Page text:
Few days ago, my colleague raised #sci-fi idea. Maybe we could somehow track templates rendered in application to track down which ones aren’t used? Maybe we could have metrics how often they’re used? Metrics? That sounds like gathering data using Chillout.io. We have already installed Chillout gem in other project I work at.

Track down used templates

To know which templates aren’t used we firstly would like to know which ones are used. We would like somehow to hook into rails internals and increment specific counter (named like counter_app/views/posts/new.html.erb) when rails renders a template.

Well, that sounds hacky. However it’s good to work with people more experienced in rails - they know about parts of rails, you haven’t idea about. There exists a module called Active Support Instrumentation. Let’s read what’s its purpose:

“Active Support is a part of core Rails that provides Ruby language extensions, utilities and other things. One of the things it includes is an instrumentation API that can be used inside an application to measure certain actions that occur within Ruby code, such as that inside a Rails application or the framework itself.”

These are the methods we are looking for! After quick look on table of contents, we can see two hooks which would suit us: render_partial.action_view and render_template.action_view. Both of them return identifier of the template which is full path to the template. Great, now we have to learn how to subscribe to these hooks.

Example from the same rails guide:

ActiveSupport::Notifications.subscribe "process_action.action_controller" do |*args|
  event = ActiveSupport::Notifications::Event.new *args

  event.name      # => "process_action.action_controller"
  event.duration  # => 10 (in milliseconds)
  event.payload   # => {:extra=>information}

  Rails.logger.info "#{event} Received!"
end

Now let’s write the code which will track using of our partials. We put it into config/initializers/template_monitoring.rb because we want it to execute only once.

require 'active_support/notifications'

%w(render_template.action_view render_partial.action_view).map do |event_name|
  ActiveSupport::Notifications.subscribe(event_name) do |*data|
    event = ActiveSupport::Notifications::Event.new(*data)
    template_name = event.payload[:identifier]

    Chillout::Metric.track(template_name)
  end
end

As you can probably guess, Chillout::Metric.track(name) is incrementing a counter named template_name. Thus now every time rails renders a template it notifies Chillout which handles the rest.

Full paths are not what we want

However, again from previously referenced rails guide, event.payload[:identifier] is an absolute path to the template. That’s not good - what will happen when we deploy with capistrano new version of our application? In absolute path we have number of release which changes on each deployment. Let’s change that.

def metric_name(path)
  template_name = path.sub(/\A#{Rails.root}/, '')
  "template_#{partial_name}"
end

Obviously now in our previous code we’ve to change

template_name = event.payload[:identifier]

to

template_name = metric_name(event.payload[:identifier])

Great, now we are tracking usage of used templates! We got chillout report and we can read how many each one partial was rendered.

And it’s total opposite of what we wanted to achieve because partials which weren’t rendered at least once are not present on the list.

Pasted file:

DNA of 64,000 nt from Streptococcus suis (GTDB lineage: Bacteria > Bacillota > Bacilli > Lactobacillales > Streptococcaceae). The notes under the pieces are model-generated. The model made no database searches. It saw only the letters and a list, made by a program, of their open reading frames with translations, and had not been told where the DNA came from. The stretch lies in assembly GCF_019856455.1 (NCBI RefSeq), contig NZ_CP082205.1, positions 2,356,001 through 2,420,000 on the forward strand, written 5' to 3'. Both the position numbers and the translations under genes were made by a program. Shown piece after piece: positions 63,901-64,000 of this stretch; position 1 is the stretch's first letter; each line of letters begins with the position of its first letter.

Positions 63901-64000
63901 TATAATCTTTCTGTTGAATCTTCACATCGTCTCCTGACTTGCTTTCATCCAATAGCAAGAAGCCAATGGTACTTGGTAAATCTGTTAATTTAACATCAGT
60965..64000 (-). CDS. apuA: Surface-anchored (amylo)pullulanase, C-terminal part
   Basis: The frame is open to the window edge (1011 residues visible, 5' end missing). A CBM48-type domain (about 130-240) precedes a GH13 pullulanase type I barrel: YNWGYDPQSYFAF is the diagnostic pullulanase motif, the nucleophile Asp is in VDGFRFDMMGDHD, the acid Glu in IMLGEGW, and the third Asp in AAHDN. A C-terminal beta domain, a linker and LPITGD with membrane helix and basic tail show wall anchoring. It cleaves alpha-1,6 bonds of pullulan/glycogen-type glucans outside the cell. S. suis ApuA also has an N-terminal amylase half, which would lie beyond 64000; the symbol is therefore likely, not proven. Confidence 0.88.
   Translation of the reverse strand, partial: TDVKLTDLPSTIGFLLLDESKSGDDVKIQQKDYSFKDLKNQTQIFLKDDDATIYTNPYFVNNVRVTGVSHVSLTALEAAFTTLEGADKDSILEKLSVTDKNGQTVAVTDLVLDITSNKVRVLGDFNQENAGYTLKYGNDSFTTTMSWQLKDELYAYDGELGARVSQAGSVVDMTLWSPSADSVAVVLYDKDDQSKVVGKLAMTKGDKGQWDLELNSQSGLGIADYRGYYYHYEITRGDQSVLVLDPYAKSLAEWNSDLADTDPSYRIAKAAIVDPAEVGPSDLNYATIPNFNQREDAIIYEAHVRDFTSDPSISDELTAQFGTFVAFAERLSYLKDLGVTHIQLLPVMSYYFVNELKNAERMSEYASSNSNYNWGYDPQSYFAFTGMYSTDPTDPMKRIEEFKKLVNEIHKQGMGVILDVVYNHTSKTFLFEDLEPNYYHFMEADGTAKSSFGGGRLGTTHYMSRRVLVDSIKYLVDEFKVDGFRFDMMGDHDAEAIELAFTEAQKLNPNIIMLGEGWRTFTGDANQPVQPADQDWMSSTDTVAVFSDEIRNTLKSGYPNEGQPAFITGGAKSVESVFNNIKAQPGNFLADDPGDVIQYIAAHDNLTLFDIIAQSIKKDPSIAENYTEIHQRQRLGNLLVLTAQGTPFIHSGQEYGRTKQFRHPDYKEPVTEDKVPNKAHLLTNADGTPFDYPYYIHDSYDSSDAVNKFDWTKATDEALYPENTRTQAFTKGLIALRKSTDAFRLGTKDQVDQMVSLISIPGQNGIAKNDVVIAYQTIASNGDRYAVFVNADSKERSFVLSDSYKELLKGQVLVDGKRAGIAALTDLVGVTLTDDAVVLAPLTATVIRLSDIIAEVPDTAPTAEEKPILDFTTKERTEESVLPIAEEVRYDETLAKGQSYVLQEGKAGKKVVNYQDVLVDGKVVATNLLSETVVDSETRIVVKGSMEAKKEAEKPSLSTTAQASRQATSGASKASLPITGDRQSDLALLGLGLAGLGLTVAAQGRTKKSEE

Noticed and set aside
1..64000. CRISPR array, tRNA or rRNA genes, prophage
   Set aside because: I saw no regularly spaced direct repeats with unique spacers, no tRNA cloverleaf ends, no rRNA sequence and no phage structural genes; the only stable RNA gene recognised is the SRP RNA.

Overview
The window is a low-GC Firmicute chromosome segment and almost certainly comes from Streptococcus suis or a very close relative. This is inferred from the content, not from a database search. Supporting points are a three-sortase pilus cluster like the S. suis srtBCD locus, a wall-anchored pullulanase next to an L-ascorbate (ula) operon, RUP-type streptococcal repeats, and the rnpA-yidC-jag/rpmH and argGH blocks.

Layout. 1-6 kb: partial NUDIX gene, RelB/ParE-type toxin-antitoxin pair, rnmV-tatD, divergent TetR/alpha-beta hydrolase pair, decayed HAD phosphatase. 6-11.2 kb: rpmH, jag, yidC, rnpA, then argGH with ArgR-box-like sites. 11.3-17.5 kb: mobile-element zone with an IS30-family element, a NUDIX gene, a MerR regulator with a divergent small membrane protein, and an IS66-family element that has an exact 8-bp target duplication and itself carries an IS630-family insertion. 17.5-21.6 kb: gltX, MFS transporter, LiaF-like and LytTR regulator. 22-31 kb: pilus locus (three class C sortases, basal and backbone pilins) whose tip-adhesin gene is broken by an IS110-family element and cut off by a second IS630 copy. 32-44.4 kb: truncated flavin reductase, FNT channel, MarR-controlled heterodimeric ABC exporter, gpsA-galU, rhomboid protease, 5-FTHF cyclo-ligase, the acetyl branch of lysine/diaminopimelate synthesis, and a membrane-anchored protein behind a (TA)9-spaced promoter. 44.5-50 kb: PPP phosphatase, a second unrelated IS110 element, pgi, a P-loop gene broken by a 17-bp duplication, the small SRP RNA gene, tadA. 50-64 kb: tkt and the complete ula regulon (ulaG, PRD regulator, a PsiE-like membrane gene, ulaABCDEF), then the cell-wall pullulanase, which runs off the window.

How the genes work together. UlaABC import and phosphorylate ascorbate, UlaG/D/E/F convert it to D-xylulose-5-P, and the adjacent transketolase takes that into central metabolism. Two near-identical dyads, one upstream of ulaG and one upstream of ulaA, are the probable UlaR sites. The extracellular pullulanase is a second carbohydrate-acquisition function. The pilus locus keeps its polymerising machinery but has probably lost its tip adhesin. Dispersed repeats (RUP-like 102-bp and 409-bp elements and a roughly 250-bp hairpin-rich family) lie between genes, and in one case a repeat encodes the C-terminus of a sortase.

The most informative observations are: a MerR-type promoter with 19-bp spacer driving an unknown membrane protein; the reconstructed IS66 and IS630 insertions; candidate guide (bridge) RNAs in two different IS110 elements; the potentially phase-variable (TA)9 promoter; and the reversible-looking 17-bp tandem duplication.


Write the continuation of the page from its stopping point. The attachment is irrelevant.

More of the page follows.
Track down not used templates

That’s going to be pretty chillout-specific. Firstly we need to create container which keeps templates’ counters.

template_name = metric_name(event.payload[:identifier])
Thread.current[:creations] ||= Chillout::CreationsContainer.new
container = Thread.current[:creations]

We’re assigning it to Thread.current[:creations] because that’s place where chillout seeks for container (or creates it, if it’s uninitialized).

Then we need to initialize counters for all templates to 0. We can do that by asking chillout “What is counter of template_name now?”. We do that by fetching container[template_name]. From that moment Chillout will be aware that there exists such counter named template_name. Thus it will show it in reports.

template_name = metric_name(event.payload[:identifier])
Dir.glob("#{Rails.root}/app/views/**/_**").each do |raw_path|
  template_name = metric_name(raw_path)
  value = container[template_name]
  Rails.logger.info "[Chillout] #{template_name}: #{value}"
end

In the end whole config/initializers/template_monitoring.rb looks like this:

template_name = metric_name(event.payload[:identifier])
require 'active_support/notifications'

def metric_name(path)
  template_name = path.sub(/\A#{Rails.root}/, '')
  "template_#{template_name}"
end

%w(render_template.action_view render_partial.action_view).map do |event_name|
  ActiveSupport::Notifications.subscribe(event_name) do |*data|
    event = ActiveSupport::Notifications::Event.new(*data)
    template_name = metric_name(event.payload[:identifier])
    Chillout::Metric.track(template_name)
  end
end

Thread.current[:creations] ||= Chillout::CreationsContainer.new
container = Thread.current[:creations]

Dir.glob("#{Rails.root}/app/views/**/_**").each do |raw_path|
  template_name = metric_name(raw_path)
  value = container[template_name]
  Rails.logger.info "[Chillout] #{template_name}: #{value}"
end

Conclusions

That’s how we are tracking unused templates in our app. Obviously we can’t be 100% sure that templates which have counter equal to 0 aren’t used anywhere. Maybe this template is just very rarely used? But it’s also very useful information. Now we can discuss that with client. Maybe maintenance of the feature using that template is not worth it? Maybe we could drop it?

Note that you could make this not only by using chillout. One of my colleagues did this using plain redis hash. Take a look on Active Support Instrumentation and use it creativly.